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Facts Forum News, Vol. 4, No. 4, April 1955
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Facts Forum. Facts Forum News, Vol. 4, No. 4, April 1955 - File 064. 1955-04. University of Houston Libraries. University of Houston Digital Library. Web. November 20, 2019. https://digital.lib.uh.edu/collection/1352973/item/1259/show/1253.

Disclaimer: This is a general citation for reference purposes. Please consult the most recent edition of your style manual for the proper formatting of the type of source you are citing. If the date given in the citation does not match the date on the digital item, use the more accurate date below the digital item.

Facts Forum. (1955-04). Facts Forum News, Vol. 4, No. 4, April 1955 - File 064. Facts Forum News, 1955-1956. University of Houston Libraries. Retrieved from https://digital.lib.uh.edu/collection/1352973/item/1259/show/1253

Disclaimer: This is a general citation for reference purposes. Please consult the most recent edition of your style manual for the proper formatting of the type of source you are citing. If the date given in the citation does not match the date on the digital item, use the more accurate date below the digital item.

Facts Forum, Facts Forum News, Vol. 4, No. 4, April 1955 - File 064, 1955-04, Facts Forum News, 1955-1956, University of Houston Libraries, accessed November 20, 2019, https://digital.lib.uh.edu/collection/1352973/item/1259/show/1253.

Disclaimer: This is a general citation for reference purposes. Please consult the most recent edition of your style manual for the proper formatting of the type of source you are citing. If the date given in the citation does not match the date on the digital item, use the more accurate date below the digital item.

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Title Facts Forum News, Vol. 4, No. 4, April 1955
Series Title Facts Forum News
Creator
  • Facts Forum
Contributor
  • Evans, Medford
Publisher Facts Forum
Date April 1955
Language eng
Subject
  • Anti-communist movements
  • Conservatism
  • Politics and government
  • Hunt, H. L.
Place
  • Dallas, Texas
Genre
  • journals (periodicals)
Type
  • Text
Identifier AP2.F146 v. 4 1955; OCLC: 1352973
Collection
  • University of Houston Libraries
  • Facts Forum News
Rights No Copyright - United States: This item is in the public domain in the United States and may be used freely in the United States. The item may not be in the public domain under the copyright laws of other countries.
Item Description
Title File 064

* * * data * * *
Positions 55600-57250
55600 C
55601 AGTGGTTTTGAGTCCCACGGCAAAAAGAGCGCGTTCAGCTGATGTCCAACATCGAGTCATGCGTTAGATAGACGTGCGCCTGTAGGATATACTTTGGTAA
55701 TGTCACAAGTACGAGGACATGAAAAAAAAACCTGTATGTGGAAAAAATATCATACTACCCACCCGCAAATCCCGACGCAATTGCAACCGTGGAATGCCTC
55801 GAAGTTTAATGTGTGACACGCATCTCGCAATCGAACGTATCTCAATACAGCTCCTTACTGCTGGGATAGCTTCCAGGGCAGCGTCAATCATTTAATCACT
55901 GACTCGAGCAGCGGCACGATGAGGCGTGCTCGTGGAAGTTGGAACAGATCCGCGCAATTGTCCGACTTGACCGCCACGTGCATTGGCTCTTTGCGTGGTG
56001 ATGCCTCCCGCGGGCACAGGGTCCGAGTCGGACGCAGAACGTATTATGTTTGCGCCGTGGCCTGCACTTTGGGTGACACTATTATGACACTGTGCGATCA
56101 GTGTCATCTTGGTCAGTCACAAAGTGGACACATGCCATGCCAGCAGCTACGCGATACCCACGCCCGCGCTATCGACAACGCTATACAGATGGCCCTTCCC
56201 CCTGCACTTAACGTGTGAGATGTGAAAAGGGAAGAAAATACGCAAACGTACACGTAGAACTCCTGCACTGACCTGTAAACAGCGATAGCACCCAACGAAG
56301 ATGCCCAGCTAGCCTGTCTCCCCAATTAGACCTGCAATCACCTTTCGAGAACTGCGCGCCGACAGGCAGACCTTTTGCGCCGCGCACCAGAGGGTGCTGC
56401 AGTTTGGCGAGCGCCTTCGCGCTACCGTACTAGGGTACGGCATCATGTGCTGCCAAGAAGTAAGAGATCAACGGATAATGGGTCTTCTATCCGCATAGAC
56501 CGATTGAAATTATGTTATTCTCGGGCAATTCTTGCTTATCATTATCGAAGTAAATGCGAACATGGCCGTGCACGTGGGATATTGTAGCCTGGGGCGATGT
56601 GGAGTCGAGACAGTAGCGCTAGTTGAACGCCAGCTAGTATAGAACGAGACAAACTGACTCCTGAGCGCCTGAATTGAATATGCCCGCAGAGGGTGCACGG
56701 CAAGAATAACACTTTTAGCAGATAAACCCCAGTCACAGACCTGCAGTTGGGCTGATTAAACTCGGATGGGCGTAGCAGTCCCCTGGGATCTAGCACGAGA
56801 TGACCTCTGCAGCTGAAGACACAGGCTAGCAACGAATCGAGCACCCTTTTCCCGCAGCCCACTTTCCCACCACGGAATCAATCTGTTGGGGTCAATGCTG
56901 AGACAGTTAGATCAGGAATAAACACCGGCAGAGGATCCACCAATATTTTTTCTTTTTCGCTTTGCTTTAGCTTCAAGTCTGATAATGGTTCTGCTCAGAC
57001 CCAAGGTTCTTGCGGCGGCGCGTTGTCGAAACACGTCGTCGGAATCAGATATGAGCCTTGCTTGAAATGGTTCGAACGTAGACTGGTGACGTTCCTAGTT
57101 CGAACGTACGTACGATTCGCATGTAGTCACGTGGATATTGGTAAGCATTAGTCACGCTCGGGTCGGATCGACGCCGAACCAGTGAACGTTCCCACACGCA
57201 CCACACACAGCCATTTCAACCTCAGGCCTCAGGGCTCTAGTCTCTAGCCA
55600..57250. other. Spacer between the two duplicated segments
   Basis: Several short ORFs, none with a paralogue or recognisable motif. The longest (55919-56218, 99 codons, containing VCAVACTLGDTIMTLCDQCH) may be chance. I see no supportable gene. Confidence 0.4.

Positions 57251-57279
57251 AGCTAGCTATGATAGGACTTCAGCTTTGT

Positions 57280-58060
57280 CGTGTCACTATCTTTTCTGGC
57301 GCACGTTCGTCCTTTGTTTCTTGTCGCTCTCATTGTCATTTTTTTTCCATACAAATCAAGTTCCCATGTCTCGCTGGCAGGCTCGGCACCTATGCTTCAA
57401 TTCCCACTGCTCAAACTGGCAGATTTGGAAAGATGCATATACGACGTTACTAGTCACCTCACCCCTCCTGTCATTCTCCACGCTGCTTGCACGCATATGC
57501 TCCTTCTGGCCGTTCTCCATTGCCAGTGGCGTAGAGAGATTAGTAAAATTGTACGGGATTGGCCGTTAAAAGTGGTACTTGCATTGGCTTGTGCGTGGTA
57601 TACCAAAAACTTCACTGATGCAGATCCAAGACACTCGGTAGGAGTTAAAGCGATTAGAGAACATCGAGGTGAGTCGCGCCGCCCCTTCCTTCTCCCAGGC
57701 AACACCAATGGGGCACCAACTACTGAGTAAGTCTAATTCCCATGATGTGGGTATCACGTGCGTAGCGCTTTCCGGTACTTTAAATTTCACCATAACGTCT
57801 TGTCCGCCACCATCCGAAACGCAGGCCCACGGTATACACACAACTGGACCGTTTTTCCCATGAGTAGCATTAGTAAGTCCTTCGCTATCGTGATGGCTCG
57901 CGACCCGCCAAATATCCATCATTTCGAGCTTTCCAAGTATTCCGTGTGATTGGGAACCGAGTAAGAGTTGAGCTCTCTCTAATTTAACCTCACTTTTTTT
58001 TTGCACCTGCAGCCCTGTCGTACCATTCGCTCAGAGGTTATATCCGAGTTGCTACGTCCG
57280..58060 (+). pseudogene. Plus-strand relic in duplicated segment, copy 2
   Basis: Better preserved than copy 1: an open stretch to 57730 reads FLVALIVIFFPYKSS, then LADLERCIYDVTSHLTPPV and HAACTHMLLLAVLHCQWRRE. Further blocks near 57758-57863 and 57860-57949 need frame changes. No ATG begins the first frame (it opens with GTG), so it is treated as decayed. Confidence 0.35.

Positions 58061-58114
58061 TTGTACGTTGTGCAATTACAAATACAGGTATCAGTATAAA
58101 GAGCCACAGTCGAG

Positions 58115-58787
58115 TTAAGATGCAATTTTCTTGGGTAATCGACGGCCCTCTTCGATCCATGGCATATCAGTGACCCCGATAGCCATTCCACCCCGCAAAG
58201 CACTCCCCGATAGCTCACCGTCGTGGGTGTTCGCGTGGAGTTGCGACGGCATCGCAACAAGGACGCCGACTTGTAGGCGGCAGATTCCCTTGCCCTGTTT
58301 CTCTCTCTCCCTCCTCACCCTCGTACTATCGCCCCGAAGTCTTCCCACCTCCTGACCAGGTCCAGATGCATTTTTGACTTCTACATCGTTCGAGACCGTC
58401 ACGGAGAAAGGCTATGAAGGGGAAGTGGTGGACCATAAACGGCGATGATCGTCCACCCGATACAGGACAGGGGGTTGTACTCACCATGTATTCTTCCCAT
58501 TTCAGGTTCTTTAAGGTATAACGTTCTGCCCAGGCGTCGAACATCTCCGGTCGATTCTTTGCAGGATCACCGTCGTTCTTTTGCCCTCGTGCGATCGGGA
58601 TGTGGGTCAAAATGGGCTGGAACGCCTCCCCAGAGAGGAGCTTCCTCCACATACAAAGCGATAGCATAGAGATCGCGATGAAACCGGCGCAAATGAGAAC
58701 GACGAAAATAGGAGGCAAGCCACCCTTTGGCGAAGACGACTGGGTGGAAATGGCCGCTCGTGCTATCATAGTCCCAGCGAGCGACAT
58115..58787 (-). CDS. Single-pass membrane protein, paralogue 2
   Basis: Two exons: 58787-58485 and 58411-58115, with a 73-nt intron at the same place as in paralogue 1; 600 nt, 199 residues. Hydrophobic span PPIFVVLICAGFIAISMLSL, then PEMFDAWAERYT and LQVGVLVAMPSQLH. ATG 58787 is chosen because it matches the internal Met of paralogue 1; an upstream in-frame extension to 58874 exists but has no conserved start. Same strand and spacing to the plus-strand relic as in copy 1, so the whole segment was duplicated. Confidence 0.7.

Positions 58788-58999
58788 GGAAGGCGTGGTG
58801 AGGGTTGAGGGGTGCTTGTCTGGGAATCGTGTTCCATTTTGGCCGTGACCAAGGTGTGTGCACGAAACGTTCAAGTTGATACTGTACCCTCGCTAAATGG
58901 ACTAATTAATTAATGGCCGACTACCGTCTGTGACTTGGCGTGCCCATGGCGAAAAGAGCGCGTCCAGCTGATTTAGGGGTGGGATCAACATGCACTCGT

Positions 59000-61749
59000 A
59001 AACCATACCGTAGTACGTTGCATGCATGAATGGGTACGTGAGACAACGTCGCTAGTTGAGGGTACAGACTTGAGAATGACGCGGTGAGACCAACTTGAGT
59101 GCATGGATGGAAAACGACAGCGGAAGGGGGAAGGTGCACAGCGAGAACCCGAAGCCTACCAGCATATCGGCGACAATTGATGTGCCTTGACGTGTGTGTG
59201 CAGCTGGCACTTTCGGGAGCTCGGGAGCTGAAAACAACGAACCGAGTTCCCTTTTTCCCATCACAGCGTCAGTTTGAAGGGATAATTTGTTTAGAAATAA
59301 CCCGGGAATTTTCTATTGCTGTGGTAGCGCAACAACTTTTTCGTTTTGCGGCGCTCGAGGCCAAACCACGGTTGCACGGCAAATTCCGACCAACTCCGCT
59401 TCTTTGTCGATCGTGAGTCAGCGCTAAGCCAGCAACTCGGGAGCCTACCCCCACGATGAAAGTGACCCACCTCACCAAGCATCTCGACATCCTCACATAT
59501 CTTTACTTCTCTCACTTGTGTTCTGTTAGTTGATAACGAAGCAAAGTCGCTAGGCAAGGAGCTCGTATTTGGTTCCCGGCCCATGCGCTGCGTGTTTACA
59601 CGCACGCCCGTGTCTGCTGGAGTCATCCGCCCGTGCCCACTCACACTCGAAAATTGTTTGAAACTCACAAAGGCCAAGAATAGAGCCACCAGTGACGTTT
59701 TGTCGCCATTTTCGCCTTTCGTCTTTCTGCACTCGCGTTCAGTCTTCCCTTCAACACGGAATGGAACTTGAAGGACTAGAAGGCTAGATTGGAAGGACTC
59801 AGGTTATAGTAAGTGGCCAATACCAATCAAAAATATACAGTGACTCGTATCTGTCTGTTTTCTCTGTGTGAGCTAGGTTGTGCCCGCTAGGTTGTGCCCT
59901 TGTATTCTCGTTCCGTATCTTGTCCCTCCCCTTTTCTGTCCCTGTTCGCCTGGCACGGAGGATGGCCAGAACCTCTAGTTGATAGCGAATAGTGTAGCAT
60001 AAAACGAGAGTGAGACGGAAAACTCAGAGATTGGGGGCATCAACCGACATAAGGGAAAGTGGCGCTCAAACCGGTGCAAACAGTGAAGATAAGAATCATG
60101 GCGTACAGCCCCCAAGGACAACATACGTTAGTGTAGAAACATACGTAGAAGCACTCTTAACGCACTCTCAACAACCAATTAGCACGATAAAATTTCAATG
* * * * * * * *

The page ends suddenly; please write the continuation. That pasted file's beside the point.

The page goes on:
Transcript sidereel as "aggression" by the I nited Stales. In answer to a question concerning Generalissimo Chiang's statement to Senator Margaret Chase Smith that ln- expected U.S. moral and logistic support for an invasion of the Chinese mainland. Eisenhower replied: The t'liite-el States is not going to he a party n. an aggressive war. (If course, like so many other administrative statements ihis one can be variously interpreted. But the While' House issued no denial when lhe If ashington Post and the New ) ork Times together wilh mosl other newspapers. commentators and columnists took his reply to mean lhat the I nited Stales would not help ihe Nationalists lo liberate their homeland. In ihe inelegant language of Doris ITeeson. Eisenhower had "slapped Chiang. It was hard lo disagree wilh her lhat. in effect, the President had "recognized the sovereignty of lied China. TREATY FOR DEFENSE ONLY There hail in fail been little dotllil for some months past of our intention to aeeepl. if nol as yel lo "recognize, lhe Chinese Communisl conquest of China. This was made <-lear hy the Iitiii- of the Formosa treaty and hy lhe President's January 21 message to Congress in which he stressed the fact lhat: '"It is a treaty of purely defensive character." The lerms of the treaty make this fact all too clear. It nol only forbids "offensive mililarv operations hy either party from the territories held by the Republic of China" without mutual consent, bul etlso forbids the Chinese Nationalists to "remove" from Formosa uithe.iit our consent any of the arms we have- supplied. Mr. Dullc-" veuioiis statements have served lo make it yel more clear that "liberation" is no longer the objective of our policy. \s on November 29. 1951, he seiiei in a speech in Chicago that We should not "allow ourselves to he provoked into action which would he a violation of our international obligations"; and that "we heive agreed by the UN Charter to try to settle inter- national disputes hv peaceful means in such a manner lhat peace is nol endangered." All Ihis would he very line if OUT enemies thought likewise. Since they do not. it is folly lo imagine that lln- .-vi- elenee we continually give of our peaceful intentions will not embolden them to attack our friends or to continue blackmailing us. What lhe world is waiting for is proof thai wc can be counted upon lo stand by those who stand by us and that there is a chance lhal ours will be ihe winning side. Mr. Dulles e\ iilenily realizes this for, in his February 17 speech, he said: "A ure-at danger in \sin is the' fear of many non-Communists thai the- I nited Stales has no real intention of standing firmly fane 62 behind them. Already that fear has mounted to the danger poinl.'" DISASTROUS POLICY CONTINUED Unfortunately Mr. Dulles has to reckon vvilh others who also have the possibility- of influencing the Presidenl nnrl are giving him contrary advice. Truman weis the inheritor of lions,- velt's disastrous foreign policy ami can at leasl he praised for having finally skirled lo lake measures to stem the triumphant eielvemec of lhe Communist power. Bul Eisenhower, on lhe occasions when he lends an ear lo the so- called liberals who have maintained their fooling in lhe \\ bile' He.usc. seems in be Irving lo out-Roosevell Roosevelt in his desire for coexistence, if not collaboration, wilh lhe easily extended Communist empire in Europe ami Asia. Insicael of taking advantage of the agrarian crisis in liussia ami lhe unrest in the satellite countries lo compel the Kremlin lo meike concessions lo lhe free world, wc arc proclaiming our readiness lo give lhe Communists lhe breathing space they require lo recuperate and prepare for a future' eiltae k on us when they feed strong enough t" defeat us. Truman, whose Favorite game is poker, was perhaps belter qualified L. know when ein opponent is bluffing than Eisenhower who spends his leisure hours on the golf course. True lhat Truman, after taking lhe risk of resisting the Communists in Korea, was afraid lo slake enough lo win. lint Eisenhower seems not even lo realize' lhat a player who sens he will never risk his blue chips, however gooel his hand, musl lose in the end. COMMUNISTS WIN JACKPOTS (lui* Communist opponents win 111, jackpot every lime even il all they have in their hand is a pair of deuces, simplv because wc are afraid of risking anything, ever, anywhere in the world. Imagining lhal we arc s,, rich lhat we can etfford both to continue I..sine un, -e-lve-- and also lo stake oilier players too lacking in boldness ever to win a pot. wi' let ihe Communists lake' eill. again and again anil again. Today we arc no longer seeking even to "contain" the Communisl power. In- —Wld Harry S. Truman World Photo stcenl we watch them "nibble away' in \siei. secure in our President's frequent pronouncements lhal we fear war loo greatly ever to use mir strength lo slop their depredations. While Mao Tse-tung displays I nited States flyers captured in lhe Korean war lo lhe peoples of Asia ei- evidence lhal lln' I nited States is ei "paper tiger' which cannol even protect her own nationals, much less anyone else, we have been busy extracting promises from Syngman Rhee em<l Chiang Kai-shek that they will nevel allcmpl lo liberate their countrymen. \\ bile- proclaiming our policy eis one of "partnership" and citing the' wishes eef our "allies" eis the reason why we cannol pursue a be,Iel policy in line- vvilh American interests, wc do not hesitate I" exert pressure on the Koreans and Chinese i.. prevent them from fighting to Free their countrymen from Communi-1 slavery. PEACE AT ANY PRICE? Via In a word, both in Europe ana «e are now giving emus and promising support, not in those who w ish lo fight for the liberation of others, but only 1" those who promise lhal they will never resorl to arms excepl in self-defense. Vi'' give "favored nation" treatment lo the neutralists emd appeasers instead ol to those who today, as distinct from yesterday, wish ii, fighl the totalitarian If ranis. And the very same people win' on \cv now pre anv pri Chamberlatf ■laim "peace "\ r as a "nobto ':l cried shame after Munich our timi" eil aim. Few realize thai our obsession wi -county musl eventually place us in :l position in which the I nited Stat* would have no choice bul to fight '" the mosl adverse circumstances, withoul allies, or lo siil.mii i.. Communist «'""' quest from within and without. For lo*1 allies are nol merely lost. Sooner °' later those who looked to us in vain le' themselves -■<", will' liberale oppression, together had the courage' to resist aggression hui whom "' to their Fate for the sak« time', musl be driven l" ■x en"1 (.1 help lIlCIll Communist those who (lommunisl abandoned of peace in our join our enemies. If there is no hem1"' in the \\e~l lo which llu.se who p"'1''' death lee slaver) can repair, even '' brave musl eventuall) give up hope1 -ave their lives |,y joining the rank our enemies. In the words of Senator know In"1 ' "Coexistence eiml atomic stall""1.' will resiill iii ultimate Communist J™' tor) ... we musl face up to the >•, that the (lommunisl concept of 'pcace'u coexistence' means that the I -S- other free nalions ,,f the we.rl.l wi allowed to exisl only until raramiin'* is able lo subverl them from «ithin '" destro) them by aggression from vvl out. . . . Since stalemate would pul . Soviet Union itself 'off limits,' the '" In' ill' il"' FACTS FOHUM NEWS, April, I9® 1 nited i [tation in nation f *ould in '"'eotnim "i a Cm, ''lani'cs e *Ould be ""I'M SO ll1' prepa ,ls wi,,-,, 'li'iie-i- I,, The "[ *he fin dehat. l'.,ffi"ie„llv I". Finance S deba, VI7,\ "I "'OS %, '-'.ll '' lo , * the 'n "'!.' ail Co our .i.| ""' I' 3 ";; ' in;;'";,.